• Continuing to use oxazepam despite consequences
  • Spending a good deal of time getting and using oxazepam
  • Failing in your attempts to stop using oxazepam

HOW PROFESSIONAL TREATMENT CAN HELP

Because benzodiazepines are dangerous in withdrawal, professional treatment is highly recommended.

Instead of going through a cold turkey detox on your own, where you leave yourself susceptible to several harmful effects, professional treatment can offer you a structured, medically supervised detox, psychosocial treatment, and education necessary to help you realize sustained recovery.

Treatment starts with medical detox. During this process, a team of doctors, nurses, and other staff members will remove the oxazepam and other toxins from the body and treat your withdrawal symptoms. This allows for a safe and comfortable withdrawal process that minimizes the threat of symptoms. Detox also provides you mental and physical stabilization.

After detox, the actual mental and emotional aspects of the addiction are addressed through either residential or outpatient treatment, depending on the severity of your case. Residential treatment offers the most intensive level of care. In a residential program, you live onsite at the treatment facility and receive a full-time slate of therapy and care.

What’s more, residential care features evidence-based approaches that include:

  • Behavioral therapy
  • Family therapy
  • Group therapy
  • Life skills training
  • Mindfulness
  • Motivational interviewing

Clients can also receive comprehensive therapy and care on a part-time basis through an intensive outpatient program (IOP), which is designed for clients with less severe cases of benzodiazepine abuse.

Proven approaches, such as individual, family, group, and behavioral therapies, are offered at this level.

Once you have completed your treatment program, you can receive ongoing support through a 12-step or SMART Recovery® (Self-Management and Recovery Training) program. Because substance addiction is a lifelong battle, both programs are designed to equip you with the tools necessary to avoid relapse and achieve lasting recovery.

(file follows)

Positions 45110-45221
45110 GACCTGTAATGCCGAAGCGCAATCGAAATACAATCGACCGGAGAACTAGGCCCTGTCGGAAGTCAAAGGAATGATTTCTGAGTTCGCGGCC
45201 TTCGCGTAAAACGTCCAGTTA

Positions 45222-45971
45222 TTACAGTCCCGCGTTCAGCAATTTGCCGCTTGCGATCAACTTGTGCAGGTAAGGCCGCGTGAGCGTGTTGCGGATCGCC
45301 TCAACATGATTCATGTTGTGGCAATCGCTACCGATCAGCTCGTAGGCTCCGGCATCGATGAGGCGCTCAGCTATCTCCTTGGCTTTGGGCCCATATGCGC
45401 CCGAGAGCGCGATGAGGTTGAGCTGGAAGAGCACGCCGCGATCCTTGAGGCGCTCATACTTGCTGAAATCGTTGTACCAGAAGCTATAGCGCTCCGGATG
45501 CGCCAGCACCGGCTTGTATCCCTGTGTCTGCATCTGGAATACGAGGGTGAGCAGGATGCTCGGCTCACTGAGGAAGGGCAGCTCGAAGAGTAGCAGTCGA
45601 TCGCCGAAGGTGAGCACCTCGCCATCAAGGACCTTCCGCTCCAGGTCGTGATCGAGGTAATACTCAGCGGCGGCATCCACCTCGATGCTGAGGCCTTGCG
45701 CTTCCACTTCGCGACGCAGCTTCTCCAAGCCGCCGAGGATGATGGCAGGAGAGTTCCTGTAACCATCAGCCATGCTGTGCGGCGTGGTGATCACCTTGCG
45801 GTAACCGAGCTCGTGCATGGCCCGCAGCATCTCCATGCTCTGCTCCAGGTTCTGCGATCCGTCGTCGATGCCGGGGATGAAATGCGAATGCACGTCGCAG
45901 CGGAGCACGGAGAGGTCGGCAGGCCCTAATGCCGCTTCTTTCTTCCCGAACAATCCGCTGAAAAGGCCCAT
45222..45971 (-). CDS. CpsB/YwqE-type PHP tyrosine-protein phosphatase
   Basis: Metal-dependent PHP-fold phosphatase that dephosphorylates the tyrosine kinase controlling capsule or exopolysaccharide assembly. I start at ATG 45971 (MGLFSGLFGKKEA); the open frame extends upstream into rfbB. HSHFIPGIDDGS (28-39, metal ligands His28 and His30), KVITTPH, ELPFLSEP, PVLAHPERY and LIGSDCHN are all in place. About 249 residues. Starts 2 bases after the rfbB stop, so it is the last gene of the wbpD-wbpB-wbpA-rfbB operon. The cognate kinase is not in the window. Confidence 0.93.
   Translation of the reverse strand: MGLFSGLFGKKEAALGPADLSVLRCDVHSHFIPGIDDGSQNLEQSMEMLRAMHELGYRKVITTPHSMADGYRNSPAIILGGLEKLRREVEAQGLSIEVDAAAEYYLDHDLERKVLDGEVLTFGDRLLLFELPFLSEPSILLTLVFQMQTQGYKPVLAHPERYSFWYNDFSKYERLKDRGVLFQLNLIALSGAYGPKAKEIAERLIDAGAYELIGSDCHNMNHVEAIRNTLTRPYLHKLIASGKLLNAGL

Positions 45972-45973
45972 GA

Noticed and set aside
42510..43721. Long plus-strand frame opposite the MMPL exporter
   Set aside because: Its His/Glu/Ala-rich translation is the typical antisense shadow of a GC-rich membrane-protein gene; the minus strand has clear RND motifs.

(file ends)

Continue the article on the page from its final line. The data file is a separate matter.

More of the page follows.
HOW DANGEROUS IS OXAZEPAM?

While oxazepam remains a less potent benzodiazepine, it can still produce ruinous overdose effects that resemble acute alcohol intoxication. Coma is also possible. What’s more, the use of oxazepam with alcohol or other sedative medications can result in death.

MedlinePlus.govstates that the following overdose symptoms associated with oxazepam:

  • Blurred or double vision
  • Rapid side-to-side eye movement
  • Slowed or stopped breathing
  • Decreased alertness, or even coma
  • Nausea
  • Rash
  • Weakness, uncoordinated movement, a staggering gait
  • Confusion, slurred speech
  • Dizziness
  • Drowsiness, tiredness, fainting

If you or a loved one is in the throes of an overdose, please call 911. Overdose can lead to permanent damage or death.

Oxazepam Addiction Statistics

  • From 2005 to 2011, an estimated 943,032 emergency department (ED) visits involved benzodiazepines alone or in combination with opioid pain relievers or alcohol, according to the Substance Abuse and Mental Health Services Administration (SAMHSA).
  • According to the U.S. Centers for Disease Control and Prevention (CDC), the number of benzodiazepine-involved overdose deaths among women ages 30 to 64 spiked from 0.54 per 100,000 in 1999 to 5.02 per 100,000 in 2017.

Sources

Centers for Disease Control and Prevention. (n.d.). Drug Overdose Deaths Among Women Aged 30–64 Years – United States, 1999–2017 | MMWR. from https://www.cdc.gov/mmwr/volumes/68/wr/mm6801a1.htm?s_cid=mm6801a1_w

Drugs.com. (n.d.). Oxazepam: 6 things you should know. from https://www.drugs.com/tips/oxazepam-patient-tips

Mayo Clinic. (2017, October 26). Drug addiction (substance use disorder). from https://www.mayoclinic.org/diseases-conditions/drug-addiction/symptoms-causes/syc-20365112

MedlinePlus.gov. (n.d.). Oxazepam: MedlinePlus Drug Information. from https://medlineplus.gov/druginfo/meds/a682050.html

MedlinePlus.gov. (n.d.). Oxazepam overdose: MedlinePlus Medical Encyclopedia. from https://medlineplus.gov/ency/article/002516.htm